I'm trying to pack for a trip, and the washing machine, which contains every last piece of underwear I own (but one), is flashing an error code at me.
This summer has introduced some new twist every few days that feels like it should be the last straw ... until another straw is added. Of course the aftermath of Mat's passing and my mom's illness and then passing dominate the scene. But then there was the broken garage door, the broken dishwasher, the refrigerator that leaked into the basement and damaged the drywall, the broken car, the broken cell phone (not replaced yet, so I'm not getting your messages and texts), my six-year-old's broken arm, probably broken friendships because I have little time and energy to return calls and emails, and now the washing machine.
And the broken wedding ring. I realized Friday that the diamond had fallen out, and have spent hours scouring the house since then. On the plus side, the house is much cleaner than it's been in months.
I've been thinking about the poem "Invictus" for the last few days. Maybe that's a little dramatic, seeing as I'm not about to be executed, but it seems to help. When I first read it, I found it too depressing to be helpful. Now I find the optimism in it.
William Ernest Henley
OUT of the night that covers me,
Black as the Pit from pole to pole,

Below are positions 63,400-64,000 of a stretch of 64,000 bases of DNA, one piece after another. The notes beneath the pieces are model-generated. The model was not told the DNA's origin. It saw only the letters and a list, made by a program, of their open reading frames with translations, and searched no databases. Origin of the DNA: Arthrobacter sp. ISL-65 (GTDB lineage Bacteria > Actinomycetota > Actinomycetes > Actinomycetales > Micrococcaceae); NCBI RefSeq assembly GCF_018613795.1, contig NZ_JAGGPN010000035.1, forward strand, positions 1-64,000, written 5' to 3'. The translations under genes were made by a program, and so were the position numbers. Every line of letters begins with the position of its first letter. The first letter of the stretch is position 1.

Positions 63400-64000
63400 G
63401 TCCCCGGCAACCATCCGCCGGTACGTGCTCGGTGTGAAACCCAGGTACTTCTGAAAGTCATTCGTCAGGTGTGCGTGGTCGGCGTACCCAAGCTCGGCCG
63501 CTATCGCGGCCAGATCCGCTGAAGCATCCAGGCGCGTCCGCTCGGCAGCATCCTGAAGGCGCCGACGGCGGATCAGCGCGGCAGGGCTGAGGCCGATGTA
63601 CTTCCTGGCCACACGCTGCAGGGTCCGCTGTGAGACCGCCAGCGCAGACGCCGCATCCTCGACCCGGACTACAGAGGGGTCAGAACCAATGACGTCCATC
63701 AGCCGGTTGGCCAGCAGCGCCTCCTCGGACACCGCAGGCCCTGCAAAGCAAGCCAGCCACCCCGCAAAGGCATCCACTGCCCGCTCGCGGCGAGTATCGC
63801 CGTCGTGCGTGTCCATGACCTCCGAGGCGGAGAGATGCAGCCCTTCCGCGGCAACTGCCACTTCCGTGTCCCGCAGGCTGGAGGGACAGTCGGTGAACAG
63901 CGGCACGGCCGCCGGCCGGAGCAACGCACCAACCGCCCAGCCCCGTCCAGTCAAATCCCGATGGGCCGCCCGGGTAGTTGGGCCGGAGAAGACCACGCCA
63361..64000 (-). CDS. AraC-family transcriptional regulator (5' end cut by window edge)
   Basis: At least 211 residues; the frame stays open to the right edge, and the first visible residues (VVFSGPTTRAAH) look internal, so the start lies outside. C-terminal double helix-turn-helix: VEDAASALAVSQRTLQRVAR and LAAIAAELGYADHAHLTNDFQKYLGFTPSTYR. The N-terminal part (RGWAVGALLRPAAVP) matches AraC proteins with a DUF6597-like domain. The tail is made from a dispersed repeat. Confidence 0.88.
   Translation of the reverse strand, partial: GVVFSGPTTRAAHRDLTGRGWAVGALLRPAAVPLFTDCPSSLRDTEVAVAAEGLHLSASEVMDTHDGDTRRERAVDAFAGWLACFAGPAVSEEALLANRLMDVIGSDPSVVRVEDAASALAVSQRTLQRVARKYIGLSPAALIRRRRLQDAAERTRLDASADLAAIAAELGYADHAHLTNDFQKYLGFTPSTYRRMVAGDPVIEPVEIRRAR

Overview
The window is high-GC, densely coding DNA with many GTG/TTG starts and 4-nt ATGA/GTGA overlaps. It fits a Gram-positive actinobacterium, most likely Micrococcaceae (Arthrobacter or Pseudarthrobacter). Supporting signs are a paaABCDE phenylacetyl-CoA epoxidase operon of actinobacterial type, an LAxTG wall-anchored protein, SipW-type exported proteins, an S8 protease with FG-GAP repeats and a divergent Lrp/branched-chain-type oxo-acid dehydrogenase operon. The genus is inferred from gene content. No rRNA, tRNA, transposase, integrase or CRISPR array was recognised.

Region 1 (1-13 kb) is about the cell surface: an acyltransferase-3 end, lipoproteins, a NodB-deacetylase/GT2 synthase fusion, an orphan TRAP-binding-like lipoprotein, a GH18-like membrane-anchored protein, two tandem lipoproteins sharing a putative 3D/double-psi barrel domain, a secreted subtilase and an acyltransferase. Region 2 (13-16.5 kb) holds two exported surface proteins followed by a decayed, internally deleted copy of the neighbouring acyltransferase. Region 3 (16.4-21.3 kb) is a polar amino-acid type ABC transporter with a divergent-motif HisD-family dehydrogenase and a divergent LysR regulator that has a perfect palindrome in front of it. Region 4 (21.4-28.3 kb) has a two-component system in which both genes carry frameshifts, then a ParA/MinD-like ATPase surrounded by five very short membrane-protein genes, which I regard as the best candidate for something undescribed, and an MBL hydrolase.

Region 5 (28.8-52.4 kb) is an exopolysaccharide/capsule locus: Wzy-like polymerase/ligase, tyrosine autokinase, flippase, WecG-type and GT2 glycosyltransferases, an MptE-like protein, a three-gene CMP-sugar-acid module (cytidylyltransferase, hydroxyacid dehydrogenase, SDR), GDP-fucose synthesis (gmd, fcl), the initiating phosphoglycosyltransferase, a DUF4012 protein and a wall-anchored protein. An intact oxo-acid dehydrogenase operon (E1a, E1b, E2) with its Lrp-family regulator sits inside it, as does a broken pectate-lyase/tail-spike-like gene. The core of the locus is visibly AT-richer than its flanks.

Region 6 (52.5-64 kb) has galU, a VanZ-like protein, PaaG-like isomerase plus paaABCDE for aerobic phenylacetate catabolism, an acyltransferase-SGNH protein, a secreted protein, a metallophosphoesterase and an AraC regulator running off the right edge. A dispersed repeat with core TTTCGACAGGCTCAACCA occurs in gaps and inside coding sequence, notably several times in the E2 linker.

I thank whatever gods may be
For my unconquerable soul.
In the fell clutch of circumstance
I have not winced nor cried aloud.
Under the bludgeonings of chance
My head is bloody, but unbowed.
Beyond this place of wrath and tears
Looms but the Horror of the shade,
And yet the menace of the years
Finds, and shall find, me unafraid.
It matters not how strait the gate,
How charged with punishments the scroll,
I am the master of my fate:
I am the captain of my soul.
I could use your prayers to help me find the diamond for my wedding ring. I am not ready to quit wearing it, and the gaping hole where the diamond should be is painful. There's the symbolism of it, and also those prongs are sharp.
In the meantime, my unconquerable soul and I are going to try to fix the washing machine.
Thursday, August 04, 2011
I found this picture of my mom last weekend while I was at her house, digging through her photos and scrapbooks for the life sketch that I delivered at her funeral. I'm not sure I had ever seen it before. She strikes me as stunningly beautiful in this picture.
Maybe it's the candor of the photo, or the mild impertinence of the expression on her face. Maybe it's that she's just such a person. (I never really noticed that before.)
Then again, maybe it's because she was stunningly beautiful.